This process can also be used for other issues. Be direct and tell the client what changes they must make to remain with your firm. Choose your words carefully so you don’t offend them. Then, let the client decide what to do.

Second, determine those clients to fire – or transition to another firm. Split this list into those clients you’ll meet with or call on the phone and those who will receive a letter. Caveat: Be sure to follow up your calls and/or meetings with a letter so all selected clients have your communication in writing.

Here are a few tips for your calls, meetings and/or letters:

  • Explain that you’ll no longer be able to provide services to them. This could be because:
    • You decided to focus on a particular niche.
    • You’re focusing on clients that meet certain criteria.
    • Firm growth has resulted in the need to reduce the number of clients.
    • You’ve noticed a problem with your working relationship and think another firm may be a better fit.
  • Provide a referral to another firm and assurance that you’ll do everything possible to make the transition as painless as possible.
  • Send the letters return receipt requested so you’ll have proof they were sent and received.

Third, consider packaging a group of nonprofitable clients and selling them to another firm.

Whatever you do, don’t ignore your clients like I experienced.

Use a Facilitator

Just like retreat facilitators keep partner groups focused and accountable, a facilitator for your client evaluation process can do the same. Note: The facilitator doesn’t replace the need for firm leadership and commitment to the process.

For example, a client used the PCPS Client Evaluation Tool. I worked with two partners reviewing the ranking criteria, the timetable, and internal communication. Each partner conducted their own client analysis and the group met to review the results. Unsurprisingly, there were very few “D” clients (on an A-B-C-D scale). There was an unwillingness on the part of the partners to admit the weaknesses in their client bases. Without the necessary firm leadership, the process fell apart.

While working with another client we created our own evaluation criteria. I was asked to meet with the partner most resistant to letting go of clients – who ended up firing the most clients of any partner. Evaluating each client logically and providing encouragement did the trick.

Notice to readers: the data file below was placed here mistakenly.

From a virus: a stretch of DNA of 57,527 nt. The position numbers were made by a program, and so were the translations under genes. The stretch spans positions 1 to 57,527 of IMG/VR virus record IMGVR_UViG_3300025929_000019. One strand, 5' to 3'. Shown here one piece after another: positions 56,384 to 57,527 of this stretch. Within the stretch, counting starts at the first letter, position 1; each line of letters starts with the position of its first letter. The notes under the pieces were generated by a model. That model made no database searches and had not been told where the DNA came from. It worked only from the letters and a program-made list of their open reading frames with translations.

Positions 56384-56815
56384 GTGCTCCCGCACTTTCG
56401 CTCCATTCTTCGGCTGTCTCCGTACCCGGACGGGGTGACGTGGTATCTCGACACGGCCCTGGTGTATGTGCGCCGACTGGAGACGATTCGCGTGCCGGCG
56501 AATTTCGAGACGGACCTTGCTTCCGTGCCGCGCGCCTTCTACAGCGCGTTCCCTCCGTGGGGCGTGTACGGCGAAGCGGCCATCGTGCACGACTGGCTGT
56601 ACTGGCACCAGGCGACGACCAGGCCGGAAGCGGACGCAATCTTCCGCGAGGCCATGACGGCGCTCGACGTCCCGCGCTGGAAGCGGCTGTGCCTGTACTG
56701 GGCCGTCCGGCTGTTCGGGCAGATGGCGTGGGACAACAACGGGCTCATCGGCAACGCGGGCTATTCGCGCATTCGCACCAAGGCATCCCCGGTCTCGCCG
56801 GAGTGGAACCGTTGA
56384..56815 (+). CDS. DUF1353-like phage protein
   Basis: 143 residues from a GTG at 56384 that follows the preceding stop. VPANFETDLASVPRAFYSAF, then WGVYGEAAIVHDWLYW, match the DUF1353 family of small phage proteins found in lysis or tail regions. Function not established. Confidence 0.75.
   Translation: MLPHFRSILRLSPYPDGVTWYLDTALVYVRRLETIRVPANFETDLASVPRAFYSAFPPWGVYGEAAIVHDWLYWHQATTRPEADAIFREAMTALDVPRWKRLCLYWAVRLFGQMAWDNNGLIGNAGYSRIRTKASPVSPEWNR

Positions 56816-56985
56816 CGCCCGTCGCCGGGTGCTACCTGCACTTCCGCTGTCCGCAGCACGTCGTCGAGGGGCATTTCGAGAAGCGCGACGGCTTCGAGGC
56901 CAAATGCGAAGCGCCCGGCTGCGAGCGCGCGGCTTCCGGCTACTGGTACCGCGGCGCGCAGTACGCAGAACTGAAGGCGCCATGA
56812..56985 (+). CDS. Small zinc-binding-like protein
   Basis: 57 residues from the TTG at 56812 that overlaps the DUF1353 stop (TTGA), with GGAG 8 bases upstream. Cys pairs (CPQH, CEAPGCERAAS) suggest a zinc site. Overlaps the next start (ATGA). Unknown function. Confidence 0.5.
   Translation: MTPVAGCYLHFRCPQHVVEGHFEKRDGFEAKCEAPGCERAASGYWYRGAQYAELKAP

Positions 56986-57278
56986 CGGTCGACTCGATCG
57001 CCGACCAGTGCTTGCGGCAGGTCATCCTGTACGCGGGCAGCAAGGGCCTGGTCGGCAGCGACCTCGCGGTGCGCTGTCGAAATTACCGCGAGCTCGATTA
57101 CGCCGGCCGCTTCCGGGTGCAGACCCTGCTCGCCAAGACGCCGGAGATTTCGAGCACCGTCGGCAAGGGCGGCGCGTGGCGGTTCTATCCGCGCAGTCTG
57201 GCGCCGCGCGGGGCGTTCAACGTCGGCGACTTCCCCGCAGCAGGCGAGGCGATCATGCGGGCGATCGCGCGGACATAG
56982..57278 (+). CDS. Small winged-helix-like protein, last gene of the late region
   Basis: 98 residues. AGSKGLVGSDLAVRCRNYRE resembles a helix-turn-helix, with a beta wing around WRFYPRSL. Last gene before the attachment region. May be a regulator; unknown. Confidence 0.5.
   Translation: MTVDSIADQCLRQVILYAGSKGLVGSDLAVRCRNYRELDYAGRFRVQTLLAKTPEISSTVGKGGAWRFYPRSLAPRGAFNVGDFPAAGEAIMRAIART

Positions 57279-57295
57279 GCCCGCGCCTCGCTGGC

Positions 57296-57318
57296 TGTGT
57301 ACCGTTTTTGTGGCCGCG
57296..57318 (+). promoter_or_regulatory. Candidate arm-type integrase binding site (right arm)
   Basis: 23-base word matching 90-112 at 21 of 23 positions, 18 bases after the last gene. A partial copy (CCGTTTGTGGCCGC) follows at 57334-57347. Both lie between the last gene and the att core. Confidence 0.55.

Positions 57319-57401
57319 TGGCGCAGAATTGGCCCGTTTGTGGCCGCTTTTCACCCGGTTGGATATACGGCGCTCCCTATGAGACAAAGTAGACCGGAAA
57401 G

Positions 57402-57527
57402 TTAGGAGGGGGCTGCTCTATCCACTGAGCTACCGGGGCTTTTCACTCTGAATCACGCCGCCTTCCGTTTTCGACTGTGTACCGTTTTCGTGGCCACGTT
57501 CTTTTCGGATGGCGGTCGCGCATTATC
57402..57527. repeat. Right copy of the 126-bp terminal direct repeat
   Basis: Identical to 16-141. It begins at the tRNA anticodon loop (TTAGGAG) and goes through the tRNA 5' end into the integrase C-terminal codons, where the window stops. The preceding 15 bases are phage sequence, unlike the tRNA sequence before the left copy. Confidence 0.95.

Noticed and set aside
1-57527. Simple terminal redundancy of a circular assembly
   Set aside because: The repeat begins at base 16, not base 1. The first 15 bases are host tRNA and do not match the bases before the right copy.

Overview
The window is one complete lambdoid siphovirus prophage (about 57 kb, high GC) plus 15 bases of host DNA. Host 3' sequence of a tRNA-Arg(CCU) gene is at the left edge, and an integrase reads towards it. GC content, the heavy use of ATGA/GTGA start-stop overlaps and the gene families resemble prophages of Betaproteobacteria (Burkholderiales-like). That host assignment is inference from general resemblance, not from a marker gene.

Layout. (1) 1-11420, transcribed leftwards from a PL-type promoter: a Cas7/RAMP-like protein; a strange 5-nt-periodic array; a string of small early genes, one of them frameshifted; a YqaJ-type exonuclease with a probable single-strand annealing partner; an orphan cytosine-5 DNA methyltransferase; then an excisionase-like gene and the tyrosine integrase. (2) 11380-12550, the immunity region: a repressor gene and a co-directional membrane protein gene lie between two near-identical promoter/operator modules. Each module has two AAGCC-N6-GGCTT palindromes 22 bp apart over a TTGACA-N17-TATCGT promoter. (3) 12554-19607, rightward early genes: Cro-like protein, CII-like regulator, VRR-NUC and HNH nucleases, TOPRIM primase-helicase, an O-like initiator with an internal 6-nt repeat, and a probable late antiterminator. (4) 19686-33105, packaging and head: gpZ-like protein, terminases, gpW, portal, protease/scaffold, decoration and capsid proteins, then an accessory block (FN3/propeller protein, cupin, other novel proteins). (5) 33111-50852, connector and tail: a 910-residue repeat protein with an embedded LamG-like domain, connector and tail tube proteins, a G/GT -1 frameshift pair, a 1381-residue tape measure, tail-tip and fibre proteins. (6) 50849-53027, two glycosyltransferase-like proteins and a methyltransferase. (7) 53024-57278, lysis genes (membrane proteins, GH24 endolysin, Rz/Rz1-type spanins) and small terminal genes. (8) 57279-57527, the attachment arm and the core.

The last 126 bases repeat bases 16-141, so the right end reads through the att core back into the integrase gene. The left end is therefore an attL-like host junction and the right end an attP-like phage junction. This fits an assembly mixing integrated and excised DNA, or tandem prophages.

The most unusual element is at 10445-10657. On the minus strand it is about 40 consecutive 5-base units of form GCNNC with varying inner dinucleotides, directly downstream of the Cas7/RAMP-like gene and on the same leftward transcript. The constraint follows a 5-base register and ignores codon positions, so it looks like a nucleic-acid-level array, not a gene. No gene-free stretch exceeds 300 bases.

Three Final Points

The decision to fire clients is an important, difficult one. Here are three more points to keep in mind.

  1. The time you spend dealing with bad clients can be spent bringing in new, better clients and spending more time with your best clients.
  2. If your client’s behavior is preventing you from providing them with quality service this is a lose-lose situation. It is time to say goodbye.
  3. The most effective way to reduce the number of clients you need to fire is to implement a formal client acceptance process. This will help you make sure you’re bringing on the right clients in the first place.

Is this the year you’ll fire a few clients? I hope it is since firms that regularly fire clients become more profitable, and have happier clients and staff. Who can argue with that?

 

Jean Marie Caragher is president of Capstone Marketing, providing marketing consulting services to CPA firms. Download her free eBook, Client Satisfaction Surveys for Accounting Firms: The Answers to Your Most Frequently Asked Questions. Contact her at 727.210.7306 or jcaragher@capstonemarketing.com.

Originally published at https://www.accountingtoday.com/opinion/is-this-the-year-youll-fire-a-few-clients.